The old saying “spend money like water” may soon be “spend water like money”. Having an Abeco Tank is like having a water savings account. You bank water in the same way you bank excess capital and draw on it when you need it. More importantly, it’s a better way to reuse water where grey water becomes as valuable as rain run-off.
If you take just South Africa’s water resources by number, a mere 8% of the country’s land area provides 50% of our run off and only 9% of rainfall ends up as run off in our rivers. At least 37% of water is lost in the current urban infrastructure.
More alarmingly, it’s estimated that the demand for water will reach the 17.7 billion cubic metre mark by 2030 which experts say is way beyond the limit of what can be safely allocated. It’s clearly obvious that for a business to thrive in the future across the spectrum of domestic, industrial and fire demands; leaders of industry need to relook at their water banking strategy.
Bank with a trusted partner
Over 35 years, Abeco has developed the most economical solutions to water storage without, as mentioned, compromising safety, hygiene quality and durability. The company is keeping its overseas competitors at bay with a revolutionary approach to how it thinks about water and a dedication to harnessing modern technology to bank water as cost-effectively as possible.
Abeco Water Storage Tanks are a familiar sight across the African continent. The company has been in business for over 35 years and has a global footprint across some 38 countries; including Mauritius, Seychelles, Madagascar, Central America, Middle East and spanning the entire African continent.
The company is not only a leader in the production of industrial-size tanks, Abeco is also leading the field in innovation where they’ve developed cost-effective solutions to water storage without compromising safety, hygiene quality and durability.
Surprisingly, the design has stayed the same since it first reached the market in 1983. Refinements that have been made affect form and functionality such as changing from steel to Supraform steel and introducing galvanised tanks so the stored water is unaffected by ultraviolet or light penetration.
In 2013, Abeco adapted its product range to expand its footprint in the waste water, dry bulk storage and digester market. It did this by adding a powder-coated circular tank to its range that is now the #1 performance interior tank lining available for water and wastewater storage. These tanks are supplied with aluminum geodesic domes which are the best dome covers for its applications.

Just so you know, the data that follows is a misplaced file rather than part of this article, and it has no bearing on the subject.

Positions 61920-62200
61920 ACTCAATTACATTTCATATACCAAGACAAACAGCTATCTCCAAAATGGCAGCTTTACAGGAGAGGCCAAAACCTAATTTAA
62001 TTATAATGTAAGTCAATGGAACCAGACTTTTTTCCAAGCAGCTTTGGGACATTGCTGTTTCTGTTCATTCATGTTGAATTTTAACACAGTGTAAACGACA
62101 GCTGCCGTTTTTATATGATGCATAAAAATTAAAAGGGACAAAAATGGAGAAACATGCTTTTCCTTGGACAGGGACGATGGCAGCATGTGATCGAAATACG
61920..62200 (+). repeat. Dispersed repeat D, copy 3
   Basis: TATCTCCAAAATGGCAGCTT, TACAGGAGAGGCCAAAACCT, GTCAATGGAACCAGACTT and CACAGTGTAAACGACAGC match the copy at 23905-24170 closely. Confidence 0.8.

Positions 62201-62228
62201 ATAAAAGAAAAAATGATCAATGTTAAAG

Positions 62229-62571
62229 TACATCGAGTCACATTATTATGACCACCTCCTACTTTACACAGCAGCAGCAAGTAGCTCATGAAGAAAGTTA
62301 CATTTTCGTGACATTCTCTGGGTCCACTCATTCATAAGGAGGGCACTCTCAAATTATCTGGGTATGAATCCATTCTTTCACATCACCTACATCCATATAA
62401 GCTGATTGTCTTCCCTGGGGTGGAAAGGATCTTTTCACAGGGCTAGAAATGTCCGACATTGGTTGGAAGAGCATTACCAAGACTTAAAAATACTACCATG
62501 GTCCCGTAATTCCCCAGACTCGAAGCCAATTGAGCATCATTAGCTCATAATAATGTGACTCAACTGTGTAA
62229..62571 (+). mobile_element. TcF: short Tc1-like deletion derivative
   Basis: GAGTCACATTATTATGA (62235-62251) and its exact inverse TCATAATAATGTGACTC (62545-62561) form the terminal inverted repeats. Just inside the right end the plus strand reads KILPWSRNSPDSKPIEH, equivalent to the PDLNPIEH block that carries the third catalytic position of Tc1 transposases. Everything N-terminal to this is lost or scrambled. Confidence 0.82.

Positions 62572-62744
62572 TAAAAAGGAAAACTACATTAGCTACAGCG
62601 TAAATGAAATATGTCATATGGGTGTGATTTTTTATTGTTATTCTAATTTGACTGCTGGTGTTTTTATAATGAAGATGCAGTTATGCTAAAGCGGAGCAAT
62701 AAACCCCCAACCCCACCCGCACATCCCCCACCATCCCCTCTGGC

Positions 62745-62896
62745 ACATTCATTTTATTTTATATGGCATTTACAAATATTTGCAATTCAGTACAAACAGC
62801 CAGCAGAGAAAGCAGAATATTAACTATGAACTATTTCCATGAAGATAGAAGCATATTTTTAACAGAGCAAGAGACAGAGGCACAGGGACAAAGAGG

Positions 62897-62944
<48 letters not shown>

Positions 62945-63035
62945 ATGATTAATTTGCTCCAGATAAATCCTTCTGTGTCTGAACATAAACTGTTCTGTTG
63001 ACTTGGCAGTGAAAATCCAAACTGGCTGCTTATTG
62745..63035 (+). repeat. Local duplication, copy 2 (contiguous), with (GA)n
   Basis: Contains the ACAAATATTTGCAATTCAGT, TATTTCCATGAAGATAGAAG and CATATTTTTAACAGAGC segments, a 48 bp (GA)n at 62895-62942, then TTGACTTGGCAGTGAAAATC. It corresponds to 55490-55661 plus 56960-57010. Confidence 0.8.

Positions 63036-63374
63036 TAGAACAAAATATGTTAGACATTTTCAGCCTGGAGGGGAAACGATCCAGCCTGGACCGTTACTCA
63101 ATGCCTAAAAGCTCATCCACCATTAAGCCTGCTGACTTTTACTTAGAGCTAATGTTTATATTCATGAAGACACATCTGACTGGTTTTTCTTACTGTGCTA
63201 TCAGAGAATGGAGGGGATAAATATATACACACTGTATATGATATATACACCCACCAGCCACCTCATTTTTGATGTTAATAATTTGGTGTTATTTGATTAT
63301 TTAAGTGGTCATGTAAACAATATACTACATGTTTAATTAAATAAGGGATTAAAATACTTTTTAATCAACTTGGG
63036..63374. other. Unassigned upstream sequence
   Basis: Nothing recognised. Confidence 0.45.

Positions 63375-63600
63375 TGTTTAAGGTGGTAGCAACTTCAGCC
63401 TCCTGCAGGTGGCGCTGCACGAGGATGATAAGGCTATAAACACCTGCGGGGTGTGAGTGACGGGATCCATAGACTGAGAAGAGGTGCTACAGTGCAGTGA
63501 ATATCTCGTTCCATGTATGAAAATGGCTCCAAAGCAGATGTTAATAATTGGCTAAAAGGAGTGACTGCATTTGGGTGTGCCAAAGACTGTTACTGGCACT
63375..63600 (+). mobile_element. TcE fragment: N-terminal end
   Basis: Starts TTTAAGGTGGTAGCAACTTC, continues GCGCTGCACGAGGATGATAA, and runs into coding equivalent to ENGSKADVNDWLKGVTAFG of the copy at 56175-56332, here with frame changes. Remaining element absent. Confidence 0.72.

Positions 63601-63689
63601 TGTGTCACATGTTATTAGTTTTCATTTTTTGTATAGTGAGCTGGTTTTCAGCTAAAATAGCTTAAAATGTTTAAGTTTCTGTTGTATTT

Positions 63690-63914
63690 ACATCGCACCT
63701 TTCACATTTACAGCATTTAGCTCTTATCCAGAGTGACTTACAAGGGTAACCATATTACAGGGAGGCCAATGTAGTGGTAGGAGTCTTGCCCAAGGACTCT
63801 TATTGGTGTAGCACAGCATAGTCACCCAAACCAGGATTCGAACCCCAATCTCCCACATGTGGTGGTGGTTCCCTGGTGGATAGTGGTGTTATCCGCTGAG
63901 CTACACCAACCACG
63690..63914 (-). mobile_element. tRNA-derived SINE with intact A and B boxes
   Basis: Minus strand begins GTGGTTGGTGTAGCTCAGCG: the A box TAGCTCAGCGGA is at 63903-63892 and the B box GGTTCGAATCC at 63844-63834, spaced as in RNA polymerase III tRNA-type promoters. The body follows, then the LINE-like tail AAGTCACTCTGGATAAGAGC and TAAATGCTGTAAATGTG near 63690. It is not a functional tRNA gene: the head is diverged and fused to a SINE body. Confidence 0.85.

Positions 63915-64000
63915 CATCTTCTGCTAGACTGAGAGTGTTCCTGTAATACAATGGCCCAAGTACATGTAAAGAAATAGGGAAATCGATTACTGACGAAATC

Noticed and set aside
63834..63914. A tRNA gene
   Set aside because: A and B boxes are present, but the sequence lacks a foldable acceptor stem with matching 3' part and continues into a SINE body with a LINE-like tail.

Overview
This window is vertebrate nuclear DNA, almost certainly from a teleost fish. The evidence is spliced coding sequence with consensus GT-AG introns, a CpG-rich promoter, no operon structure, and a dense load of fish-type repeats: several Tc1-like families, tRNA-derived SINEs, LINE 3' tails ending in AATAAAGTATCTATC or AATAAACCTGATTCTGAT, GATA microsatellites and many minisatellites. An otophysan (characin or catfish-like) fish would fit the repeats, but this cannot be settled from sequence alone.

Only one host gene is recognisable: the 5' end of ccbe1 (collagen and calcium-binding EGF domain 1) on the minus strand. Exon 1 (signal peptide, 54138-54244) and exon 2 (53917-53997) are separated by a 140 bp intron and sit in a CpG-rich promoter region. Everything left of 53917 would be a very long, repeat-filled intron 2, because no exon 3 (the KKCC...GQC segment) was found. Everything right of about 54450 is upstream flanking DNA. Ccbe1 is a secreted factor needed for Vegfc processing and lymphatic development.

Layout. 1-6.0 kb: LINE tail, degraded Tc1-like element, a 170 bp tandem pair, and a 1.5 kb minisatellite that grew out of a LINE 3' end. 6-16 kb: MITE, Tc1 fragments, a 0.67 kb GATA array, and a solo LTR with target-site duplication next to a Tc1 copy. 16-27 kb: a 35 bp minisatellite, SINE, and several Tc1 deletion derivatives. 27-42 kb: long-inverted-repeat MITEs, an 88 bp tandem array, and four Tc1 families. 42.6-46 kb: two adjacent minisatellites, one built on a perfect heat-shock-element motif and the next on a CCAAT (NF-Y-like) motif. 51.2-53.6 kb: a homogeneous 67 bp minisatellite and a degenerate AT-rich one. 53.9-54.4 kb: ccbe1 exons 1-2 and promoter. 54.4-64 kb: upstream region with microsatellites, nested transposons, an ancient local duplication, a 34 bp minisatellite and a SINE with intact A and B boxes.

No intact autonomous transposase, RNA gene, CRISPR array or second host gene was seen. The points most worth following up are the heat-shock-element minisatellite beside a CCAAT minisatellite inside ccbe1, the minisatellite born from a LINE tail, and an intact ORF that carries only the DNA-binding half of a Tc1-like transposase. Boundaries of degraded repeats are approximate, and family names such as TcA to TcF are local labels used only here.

Innovations aside, it’s the thought leadership at Abeco Tanks that’s most impressive. CEO Mannie Ramos and his team view their role as facilitating water banking as opposed to water storage. It’s a paradigm shift brought on by the impending water crisis that businesses around the world face.
The new thinking on water
Unsustainable watershed conditions, pollution and weak water governance mean that companies like Abeco Tanks are rethinking how they think about water. The company does not merely market state-of-the-art water storage vessels; rather they promote the concept of banking water so this precious resource is available when you need it most.
It may be the natural cycle of El Nino or a more prolonged outcome of global warming but water scarcity has set global alarm bells ringing and by all accounts, it’s a problem that’s not going to go away anytime soon.
Most climate models forecast that individual countries will receive the same quantity of precipitation that it has historically; it will just arrive more erratically. Right now in southern Africa, we have most of South Africa in the grip of a drought while Mozambique and Zimbabwe have experienced the worst floods in living memory.
Experts say the climate shift requires businesses to invest in water and embrace strategies to bank it as we would any valuable currency in the world.
What is water banking?
On the other side of the world, states like Arizona and California are actively banking underground water as a hedge against population growth and possible cutbacks due to low water levels. This new phenomenon is known as water banking and it’s opened up a different conversation, not to mention a legal can of worms as more and more cases are taken to court over who has rights to the water and who can use it.
Large-scale groundwater banking is a critical element that global leaders of industry are tackling to protect themselves against crippling droughts, loss of income, loss of jobs and in all likelihood, business closures. Doomsayers predict war will be waged over water in much the same way as it has in the past over oil, gold and diamonds. Will we have Blood Water like we had Blood Diamonds? Let’s hope not.
Underground storage is superior to surface storage; the main reason being it’s cheaper than the cost of reservoir expansion. However, we’re not there yet in southern Africa. It requires extensive infrastructure and the willingness of government to invest in large-scale underground water storage projects. Can you afford to wait?
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Source: Capricorn Review